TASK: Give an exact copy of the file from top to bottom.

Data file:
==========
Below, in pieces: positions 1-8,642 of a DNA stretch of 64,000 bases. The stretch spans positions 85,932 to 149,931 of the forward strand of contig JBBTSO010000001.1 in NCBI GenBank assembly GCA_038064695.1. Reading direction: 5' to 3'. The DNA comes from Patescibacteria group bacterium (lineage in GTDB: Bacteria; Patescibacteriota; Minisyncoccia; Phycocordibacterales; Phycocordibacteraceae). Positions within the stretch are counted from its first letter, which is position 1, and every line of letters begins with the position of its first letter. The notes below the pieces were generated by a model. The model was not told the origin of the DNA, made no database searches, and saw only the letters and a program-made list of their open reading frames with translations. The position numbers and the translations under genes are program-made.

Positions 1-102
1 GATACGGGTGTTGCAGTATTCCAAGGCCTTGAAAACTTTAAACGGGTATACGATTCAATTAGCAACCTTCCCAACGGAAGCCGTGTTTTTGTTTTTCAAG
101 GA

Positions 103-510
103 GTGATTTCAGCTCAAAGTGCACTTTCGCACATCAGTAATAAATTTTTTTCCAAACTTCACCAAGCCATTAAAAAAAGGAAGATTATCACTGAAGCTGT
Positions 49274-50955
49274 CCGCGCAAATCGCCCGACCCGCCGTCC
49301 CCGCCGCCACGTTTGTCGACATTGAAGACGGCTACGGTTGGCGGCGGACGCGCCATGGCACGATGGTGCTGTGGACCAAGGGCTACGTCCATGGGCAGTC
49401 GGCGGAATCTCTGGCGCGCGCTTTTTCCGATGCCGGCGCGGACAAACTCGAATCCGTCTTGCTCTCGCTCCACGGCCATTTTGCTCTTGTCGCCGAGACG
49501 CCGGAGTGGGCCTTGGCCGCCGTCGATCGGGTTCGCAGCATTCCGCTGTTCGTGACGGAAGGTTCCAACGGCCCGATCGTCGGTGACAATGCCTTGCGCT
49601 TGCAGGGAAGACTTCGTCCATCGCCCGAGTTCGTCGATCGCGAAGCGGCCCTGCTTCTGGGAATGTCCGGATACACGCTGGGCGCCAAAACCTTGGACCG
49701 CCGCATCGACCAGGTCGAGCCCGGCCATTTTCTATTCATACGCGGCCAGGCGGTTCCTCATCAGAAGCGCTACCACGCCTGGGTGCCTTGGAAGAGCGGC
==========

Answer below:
Below, in pieces: positions 1-8,642 of a DNA stretch of 64,000 bases. The stretch spans positions 85,932 to 149,931 of the forward strand of contig JBBTSO010000001.1 in NCBI GenBank assembly GCA_038064695.1. Reading direction: 5' to 3'. The DNA comes from Patescibacteria group bacterium (lineage in GTDB: Bacteria; Patescibacteriota; Minisyncoccia; Phycocordibacterales; Phycocordibacteraceae). Positions within the stretch are counted from its first letter, which is position 1, and every line of letters begins with the position of its first letter. The notes below the pieces were generated by a model. The model was not told the origin of the DNA, made no database searches, and saw only the letters and a program-made list of their open reading frames with translations. The position numbers and the translations under genes are program-made.

Positions 1-102
1 GATACGGGTGTTGCAGTATTCCAAGGCCTTGAAAACTTTAAACGGGTATACGATTCAATTAGCAACCTTCCCAACGGAAGCCGTGTTTTTGTTTTTCAAG
101 GA

Positions 103-510
103 GTGATTTCAGCTCAAAGTGCACTTTCGCACATCAGTAATAAATTTTTTTCCAAACTTCACCAAGCCATTAAAAAAAGGAAGATTATCACTGAAGCTGT
Positions 49274-50955
49274 CCGCGCAAATCGCCCGACCCGCCGTCC
49301 CCGCCGCCACGTTTGTCGACATTGAAGACGGCTACGGTTGGCGGCGGACGCGCCATGGCACGATGGTGCTGTGGACCAAGGGCTACGTCCATGGGCAGTC
49401 GGCGGAATCTCTGGCGCGCGCTTTTTCCGATGCCGGCGCGGACAAACTCGAATCCGTCTTGCTCTCGCTCCACGGCCATTTTGCTCTTGTCGCCGAGACG
49501 CCGGAGTGGGCCTTGGCCGCCGTCGATCGGGTTCGCAGCATTCCGCTGTTCGTGACGGAAGGTTCCAACGGCCCGATCGTCGGTGACAATGCCTTGCGCT
49601 TGCAGGGAAGACTTCGTCCATCGCCCGAGTTCGTCGATCGCGAAGCGGCCCTGCTTCTGGGAATGTCCGGATACACGCTGGGCGCCAAAACCTTGGACCG
49701 CCGCATCGACCAGGTCGAGCCCGGCCATTTTCTATTCATACGCGGCCAGGCGGTTCCTCATCAGAAGCGCTACCACGCCTGGGTGCCTTGGAAGAGCGGC